One of the greatest American film directors of his generation, William Friedkin, died this week in Los Angeles at the age of 87. Best known for films like The Exorcist, The French Connection, Sorcerer, Cruising, and To Live and Die in L.A., Friedkin was as prolific as he was talented, redefining the horror genre one year, and winning the Oscar for Best Picture and Director the next.
Born in Chicago, Friedkin got his start in filmmaking working for a local TV news station in the 1960s. There, he did many documentaries and news segments before making the jump to Hollywood. He began with a few TV shows, such as The Alfred Hitchcock Hour, and eventually transitioned into features. It took a few years and a few movies but then, in 1971, he made The French Connection starring Gene Hackman. Friedkin’s down-and-dirty vision and unfathomable car chase scenes changed cop movies forever and won him an Oscar for Best Director; Hackman also picked up an Oscar for Best Actor and the film itself won Best Picture.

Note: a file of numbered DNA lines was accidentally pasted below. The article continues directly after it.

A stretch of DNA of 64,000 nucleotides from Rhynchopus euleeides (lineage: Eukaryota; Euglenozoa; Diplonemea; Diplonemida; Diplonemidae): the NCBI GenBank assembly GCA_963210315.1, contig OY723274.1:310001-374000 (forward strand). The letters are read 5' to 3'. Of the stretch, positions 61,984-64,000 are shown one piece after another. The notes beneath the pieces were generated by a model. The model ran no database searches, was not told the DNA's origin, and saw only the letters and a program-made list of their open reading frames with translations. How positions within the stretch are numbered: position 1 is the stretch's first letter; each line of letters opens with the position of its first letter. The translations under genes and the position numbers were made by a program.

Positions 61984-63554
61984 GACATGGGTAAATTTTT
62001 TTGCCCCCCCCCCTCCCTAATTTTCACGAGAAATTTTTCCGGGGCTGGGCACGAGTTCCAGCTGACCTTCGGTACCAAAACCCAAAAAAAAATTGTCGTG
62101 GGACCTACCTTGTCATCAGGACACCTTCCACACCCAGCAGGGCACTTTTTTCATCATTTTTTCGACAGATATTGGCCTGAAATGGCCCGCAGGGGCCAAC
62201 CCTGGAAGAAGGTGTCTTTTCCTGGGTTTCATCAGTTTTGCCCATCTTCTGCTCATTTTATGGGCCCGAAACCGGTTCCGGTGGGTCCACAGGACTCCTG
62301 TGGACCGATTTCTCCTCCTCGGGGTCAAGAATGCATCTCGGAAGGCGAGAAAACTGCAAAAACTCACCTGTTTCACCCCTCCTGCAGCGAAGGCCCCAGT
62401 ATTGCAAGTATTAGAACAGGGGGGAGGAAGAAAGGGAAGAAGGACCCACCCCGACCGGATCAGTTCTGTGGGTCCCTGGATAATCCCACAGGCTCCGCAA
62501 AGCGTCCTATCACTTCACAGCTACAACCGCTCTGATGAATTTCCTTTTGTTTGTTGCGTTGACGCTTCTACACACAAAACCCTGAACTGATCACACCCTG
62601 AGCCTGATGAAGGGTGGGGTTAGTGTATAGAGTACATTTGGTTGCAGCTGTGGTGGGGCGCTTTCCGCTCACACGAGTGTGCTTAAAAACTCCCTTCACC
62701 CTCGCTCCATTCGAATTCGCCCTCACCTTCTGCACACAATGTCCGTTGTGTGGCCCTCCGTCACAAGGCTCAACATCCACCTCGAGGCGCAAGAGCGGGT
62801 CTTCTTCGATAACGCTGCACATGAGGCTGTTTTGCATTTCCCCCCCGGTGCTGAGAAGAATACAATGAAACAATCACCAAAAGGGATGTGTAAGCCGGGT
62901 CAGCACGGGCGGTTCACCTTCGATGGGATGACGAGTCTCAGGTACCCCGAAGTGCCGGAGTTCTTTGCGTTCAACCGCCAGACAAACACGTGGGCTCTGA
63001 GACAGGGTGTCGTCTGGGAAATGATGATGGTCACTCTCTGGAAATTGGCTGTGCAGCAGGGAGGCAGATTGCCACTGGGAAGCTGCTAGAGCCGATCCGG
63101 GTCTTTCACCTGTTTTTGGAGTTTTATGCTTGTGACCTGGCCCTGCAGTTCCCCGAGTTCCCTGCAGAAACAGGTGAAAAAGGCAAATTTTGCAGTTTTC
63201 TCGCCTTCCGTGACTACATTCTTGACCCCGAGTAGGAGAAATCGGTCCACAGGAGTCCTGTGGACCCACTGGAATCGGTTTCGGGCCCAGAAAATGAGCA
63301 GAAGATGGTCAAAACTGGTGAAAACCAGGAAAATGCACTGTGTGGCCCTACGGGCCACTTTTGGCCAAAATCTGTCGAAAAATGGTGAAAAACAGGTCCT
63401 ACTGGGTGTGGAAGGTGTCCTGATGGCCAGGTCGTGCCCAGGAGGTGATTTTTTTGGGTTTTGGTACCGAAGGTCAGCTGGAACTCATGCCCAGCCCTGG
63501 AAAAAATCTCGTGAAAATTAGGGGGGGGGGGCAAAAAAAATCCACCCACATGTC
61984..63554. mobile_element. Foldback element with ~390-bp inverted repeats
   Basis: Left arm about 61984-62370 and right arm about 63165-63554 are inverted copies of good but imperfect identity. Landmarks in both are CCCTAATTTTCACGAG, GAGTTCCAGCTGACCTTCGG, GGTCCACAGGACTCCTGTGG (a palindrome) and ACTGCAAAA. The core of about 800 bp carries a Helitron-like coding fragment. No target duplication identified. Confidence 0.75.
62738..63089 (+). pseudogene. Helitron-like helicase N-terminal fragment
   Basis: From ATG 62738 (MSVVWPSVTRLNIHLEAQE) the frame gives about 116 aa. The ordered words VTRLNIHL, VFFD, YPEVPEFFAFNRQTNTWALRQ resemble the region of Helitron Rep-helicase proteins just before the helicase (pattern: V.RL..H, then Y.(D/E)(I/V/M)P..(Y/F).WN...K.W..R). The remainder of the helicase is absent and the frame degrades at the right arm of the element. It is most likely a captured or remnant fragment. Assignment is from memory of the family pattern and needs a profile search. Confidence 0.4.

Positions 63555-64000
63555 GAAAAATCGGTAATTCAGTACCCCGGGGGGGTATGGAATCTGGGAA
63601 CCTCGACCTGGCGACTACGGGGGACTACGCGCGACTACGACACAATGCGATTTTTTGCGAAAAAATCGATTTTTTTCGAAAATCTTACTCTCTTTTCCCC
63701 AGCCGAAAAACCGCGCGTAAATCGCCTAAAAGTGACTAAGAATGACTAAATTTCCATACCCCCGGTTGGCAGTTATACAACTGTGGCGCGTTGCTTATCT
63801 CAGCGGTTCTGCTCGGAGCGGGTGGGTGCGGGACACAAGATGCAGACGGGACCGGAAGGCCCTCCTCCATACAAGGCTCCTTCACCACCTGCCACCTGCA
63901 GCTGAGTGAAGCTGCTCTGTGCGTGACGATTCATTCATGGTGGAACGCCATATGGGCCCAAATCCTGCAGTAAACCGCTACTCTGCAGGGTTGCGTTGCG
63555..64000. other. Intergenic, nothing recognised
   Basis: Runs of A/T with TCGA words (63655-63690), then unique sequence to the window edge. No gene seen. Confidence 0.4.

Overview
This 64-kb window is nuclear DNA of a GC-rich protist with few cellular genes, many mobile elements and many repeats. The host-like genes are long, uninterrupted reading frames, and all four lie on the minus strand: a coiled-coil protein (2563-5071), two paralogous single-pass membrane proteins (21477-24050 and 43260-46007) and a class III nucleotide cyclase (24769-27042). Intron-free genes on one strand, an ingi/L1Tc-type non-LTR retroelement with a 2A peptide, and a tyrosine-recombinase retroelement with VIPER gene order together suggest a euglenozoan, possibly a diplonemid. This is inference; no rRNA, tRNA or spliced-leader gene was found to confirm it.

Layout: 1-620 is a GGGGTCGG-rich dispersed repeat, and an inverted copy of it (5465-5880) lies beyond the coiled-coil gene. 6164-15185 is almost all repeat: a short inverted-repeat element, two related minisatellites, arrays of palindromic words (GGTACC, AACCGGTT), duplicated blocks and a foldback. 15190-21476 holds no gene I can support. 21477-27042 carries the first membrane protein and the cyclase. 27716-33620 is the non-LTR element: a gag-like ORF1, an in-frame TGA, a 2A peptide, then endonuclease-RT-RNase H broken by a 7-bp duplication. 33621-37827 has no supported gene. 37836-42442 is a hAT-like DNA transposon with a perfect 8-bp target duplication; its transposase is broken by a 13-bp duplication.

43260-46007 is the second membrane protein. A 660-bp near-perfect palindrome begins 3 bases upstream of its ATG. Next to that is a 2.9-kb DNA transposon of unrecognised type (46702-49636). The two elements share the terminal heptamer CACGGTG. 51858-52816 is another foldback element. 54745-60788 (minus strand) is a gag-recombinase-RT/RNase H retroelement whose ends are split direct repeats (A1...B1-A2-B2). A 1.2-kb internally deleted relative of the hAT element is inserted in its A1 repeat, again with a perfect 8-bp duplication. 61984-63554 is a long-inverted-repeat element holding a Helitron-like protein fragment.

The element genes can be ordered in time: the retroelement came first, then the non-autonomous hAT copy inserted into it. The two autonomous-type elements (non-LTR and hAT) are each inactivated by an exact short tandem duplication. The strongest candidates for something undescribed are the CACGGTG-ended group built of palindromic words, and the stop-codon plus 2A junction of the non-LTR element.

For most, that’s the pinnacle of a career, but Friedkin only went up. Next he helmed 1973's The Exorcist, a terrifying, bold, adaptation of the William Peter Blatty novel. It went on to gross over $440 million worldwide and became one of the films that made Hollywood change its thinking in terms of blockbuster success. That series, of course, still lives on today with a brand new version coming to theaters soon.
Friedkin made several other movies in the decades since, including a bunch of great documentaries, but never got back to that level of success, at least financially. However, earlier this year in Los Angeles, I attended a sold-out screening of Friedkin’s Exorcist follow-up, 1977's Sorcerer, and everything about the experience spoke to Friedkin’s legend. The film itself is just a master at work. Though Sorcerer wasn’t a huge success at the time, its jaw-dropping action sequences and unimaginable tension have made it increasingly popular over the years. The theater sold out almost a full week of Sorcerer shows, not something that happens for most directors of any age.
But that was a William Friedkin movie. Anytime you saw Friedkin’s name on a film, you expected something special, and he almost always delivered. Even if the movie wasn’t great, there was a certain greatness in it.
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